Better farming with Tractor Tyre Expert
Even if you look after your tractor tyres and regularly check to make sure they're at the right pressure, you're still not safe from tyre cuts, which can happen to any tyre that's used regularly on different types of soil and for a variety of purposes.
Whether you're driving on a road and fully loaded with harvested crops, or moving across the farmyard, driving down paths or ploughing fields, your tyres are subjected to all kinds of stress and are prone to many different kinds of cuts.
Sometimes these cuts are totally harmless, and other times they can render the tyre unusable.
Cuts on the lugs
If the lugs are scratched and ripped across their entire surface, with straight cuts crossing over tears on the leading and trailing edges, it means the tyre has been driven over hard flint terrain or is mostly used for working in the farmyard or on rocky ground.
As long as there are no cuts on the tyre's sidewalls, which can be more serious because the rubber is less thick than the lugs, you can continue to use the tyres provided you check the sidewalls regularly. However, remember that using a tyre like this in the fields will be much less effective because the damaged lugs will have very little tractive capacity remaining.
Cuts at the base of the tyre lugs
You see cuts on the base of the lugs, starting from the tip and running horizontally along its length.
This type of cut is a sign that the tyre is very fatigued, and has been subjected to excessive tractive force on hard soils due to excessively heavy loads being transferred to the axle.
Excessive twisting of the lugs on the ground has caused them to shear, and parts of them may have torn off completely, leading to strong vibrations and potential loss of control of the tractor.
You can continue to use tyres like this provided the load is not excessive and you drive slowly on roads, but it is recommended you replace them.
Cuts at the back of the structure only
The tyre seems to be in good general condition, but there are small cuts on the back of the structure between the lugs.
This type of cut is due to very hard stubble, such as sunflower or maize.
There are no problems with this tyre, but you should continue to inspect it carefully for signs of deeper cuts that would require repair.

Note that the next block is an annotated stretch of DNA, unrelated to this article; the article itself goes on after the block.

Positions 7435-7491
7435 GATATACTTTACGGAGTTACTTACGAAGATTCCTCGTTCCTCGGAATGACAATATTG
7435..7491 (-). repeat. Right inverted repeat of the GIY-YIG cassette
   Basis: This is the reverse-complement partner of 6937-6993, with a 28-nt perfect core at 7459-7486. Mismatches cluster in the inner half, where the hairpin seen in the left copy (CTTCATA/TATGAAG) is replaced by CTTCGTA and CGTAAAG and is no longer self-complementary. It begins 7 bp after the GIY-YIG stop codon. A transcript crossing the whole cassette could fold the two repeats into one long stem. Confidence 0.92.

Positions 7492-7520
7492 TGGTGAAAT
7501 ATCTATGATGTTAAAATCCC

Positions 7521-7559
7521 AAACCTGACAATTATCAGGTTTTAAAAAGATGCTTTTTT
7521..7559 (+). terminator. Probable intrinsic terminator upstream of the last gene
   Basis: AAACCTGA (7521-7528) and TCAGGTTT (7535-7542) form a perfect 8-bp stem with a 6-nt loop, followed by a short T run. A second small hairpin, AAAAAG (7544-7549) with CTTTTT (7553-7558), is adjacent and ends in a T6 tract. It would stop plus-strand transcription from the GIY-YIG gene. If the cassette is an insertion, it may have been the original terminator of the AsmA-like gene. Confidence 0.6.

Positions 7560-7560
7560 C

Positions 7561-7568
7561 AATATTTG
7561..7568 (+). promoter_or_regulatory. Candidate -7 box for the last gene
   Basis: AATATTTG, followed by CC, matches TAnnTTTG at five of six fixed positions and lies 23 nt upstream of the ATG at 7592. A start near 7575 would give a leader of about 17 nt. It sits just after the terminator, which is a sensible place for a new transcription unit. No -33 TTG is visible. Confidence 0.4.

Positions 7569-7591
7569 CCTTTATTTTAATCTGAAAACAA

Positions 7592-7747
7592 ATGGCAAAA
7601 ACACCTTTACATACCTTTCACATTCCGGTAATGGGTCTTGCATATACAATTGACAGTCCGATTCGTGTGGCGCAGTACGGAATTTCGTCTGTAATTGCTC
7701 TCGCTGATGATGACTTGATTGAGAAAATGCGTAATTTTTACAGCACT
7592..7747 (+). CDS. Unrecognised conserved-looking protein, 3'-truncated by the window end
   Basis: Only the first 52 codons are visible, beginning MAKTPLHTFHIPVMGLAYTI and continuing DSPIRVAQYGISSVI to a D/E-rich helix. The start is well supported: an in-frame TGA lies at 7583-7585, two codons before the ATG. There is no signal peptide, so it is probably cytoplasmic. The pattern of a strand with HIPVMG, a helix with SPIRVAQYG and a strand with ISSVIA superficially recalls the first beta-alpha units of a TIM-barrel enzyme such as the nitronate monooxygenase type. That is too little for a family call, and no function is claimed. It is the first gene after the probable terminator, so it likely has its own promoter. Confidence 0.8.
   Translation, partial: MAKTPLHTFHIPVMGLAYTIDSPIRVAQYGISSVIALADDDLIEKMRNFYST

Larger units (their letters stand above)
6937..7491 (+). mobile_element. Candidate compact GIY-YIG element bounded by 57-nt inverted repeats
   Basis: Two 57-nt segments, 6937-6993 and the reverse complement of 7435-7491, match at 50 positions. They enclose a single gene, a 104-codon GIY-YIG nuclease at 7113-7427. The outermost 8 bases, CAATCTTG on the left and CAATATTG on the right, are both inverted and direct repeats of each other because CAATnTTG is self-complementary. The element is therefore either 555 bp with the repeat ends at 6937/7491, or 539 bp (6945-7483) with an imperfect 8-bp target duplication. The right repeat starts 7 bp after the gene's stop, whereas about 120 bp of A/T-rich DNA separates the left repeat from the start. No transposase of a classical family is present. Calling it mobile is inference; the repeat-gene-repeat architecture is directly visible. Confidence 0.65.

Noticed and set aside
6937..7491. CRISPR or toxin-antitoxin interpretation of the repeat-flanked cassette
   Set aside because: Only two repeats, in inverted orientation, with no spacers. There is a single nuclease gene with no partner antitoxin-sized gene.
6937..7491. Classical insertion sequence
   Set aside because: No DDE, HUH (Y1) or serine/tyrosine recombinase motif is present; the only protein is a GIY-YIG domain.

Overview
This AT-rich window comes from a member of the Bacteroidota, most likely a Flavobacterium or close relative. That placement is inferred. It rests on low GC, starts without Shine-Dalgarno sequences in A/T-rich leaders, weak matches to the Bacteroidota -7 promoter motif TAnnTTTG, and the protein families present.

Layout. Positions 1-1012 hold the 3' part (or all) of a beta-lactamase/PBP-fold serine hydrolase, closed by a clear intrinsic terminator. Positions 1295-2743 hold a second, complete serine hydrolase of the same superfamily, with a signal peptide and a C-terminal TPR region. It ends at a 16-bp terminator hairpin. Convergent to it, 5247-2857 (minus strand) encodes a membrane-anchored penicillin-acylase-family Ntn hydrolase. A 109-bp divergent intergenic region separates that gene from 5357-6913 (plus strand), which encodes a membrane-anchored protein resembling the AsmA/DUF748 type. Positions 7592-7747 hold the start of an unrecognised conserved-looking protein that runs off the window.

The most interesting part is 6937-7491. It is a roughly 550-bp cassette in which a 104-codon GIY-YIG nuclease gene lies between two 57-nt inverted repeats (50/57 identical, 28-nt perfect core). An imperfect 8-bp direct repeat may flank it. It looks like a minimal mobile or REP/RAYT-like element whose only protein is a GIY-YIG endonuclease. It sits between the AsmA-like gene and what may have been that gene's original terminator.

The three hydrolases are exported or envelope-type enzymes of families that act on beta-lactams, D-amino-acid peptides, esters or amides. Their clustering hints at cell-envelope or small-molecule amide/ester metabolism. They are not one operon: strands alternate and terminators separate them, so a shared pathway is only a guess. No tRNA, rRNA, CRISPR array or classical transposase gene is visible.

This is because a deep cut may be hiding a breakage inside the tyre structure, and will pose a risk of high pressure if you drive on a road at higher speeds.
Cracks in the tyre rubber
Cracks in the butyl rubber are typically caused by repeated flexing or deflection when the tyre is used for too long while under-inflated, or driven on when flat or stored over winter when flat.
The tyre's internal structure has been considerably weakened, and the rubber is highly fatigued.
This tyre cannot be used and must be replaced.
Cut on the tyre casing
Now it's the structure of the tyre itself that has been cut, usually after a frontal impact or driving over a sharp object, piece of metal, etc.
When the casing has been cut, the tyre is completely unusable and irreparable – it will not withstand the pressure build-up and therefore must be replaced.
Tear to the tyre sidewall
Often caused by a sharp piece of flint, tree branch or metal object (like a tool or old scrap), the sidewall is not as reinforced as the tyre tread and will be very fragile if torn.
Do not attempt to repair, as the patch would come off very quickly when the tyre flexes.
The tyre must be replaced.
Cut on the base of the rim
A cut on the ply return or at one end of the reinforcement.
This type of cut is often caused by overloading combined with insufficient tyre pressure during road use.
There is no way this can be repaired, so the tyre must not be used.
Be careful with your safety with an improvised repair
You've always got your trusty screwdriver handy, and when there's the chance for you to save a bit of money you think you can pull off miracles!
Tyres are an essential part of your tractor, as they're what transfers power from your machine to the ground.
No makeshift repair work by you (however pioneering it might be) will make your tractor safe to drive – there's a very real danger the vehicle might overturn if the tyre bursts when the tractor's loaded, and if you break down in the middle of a field when your DIY repair gives up on you, it'll cost a lot more than a new set of tyres.
To learn more and boost your farm's profits, Bridgestone Agriculture is offering you a free, detailed eBook that explains the essential role your agricultural tyres play in your productivity.
The most people who have read this article have also read the following articles, which are listed below in order of popularity:
The information contained in this publication is for guidance purpose only. Whilst every effort has been taken in its production, no responsibility can be accepted for any loss or damage arising from any kind of undetected technical or commercial error contained in this content. Any data supplied in this publication is subject to possible revision following the date of publication. Due to the constant advance of tyre technology, the contents of this publication are subject to change without notice.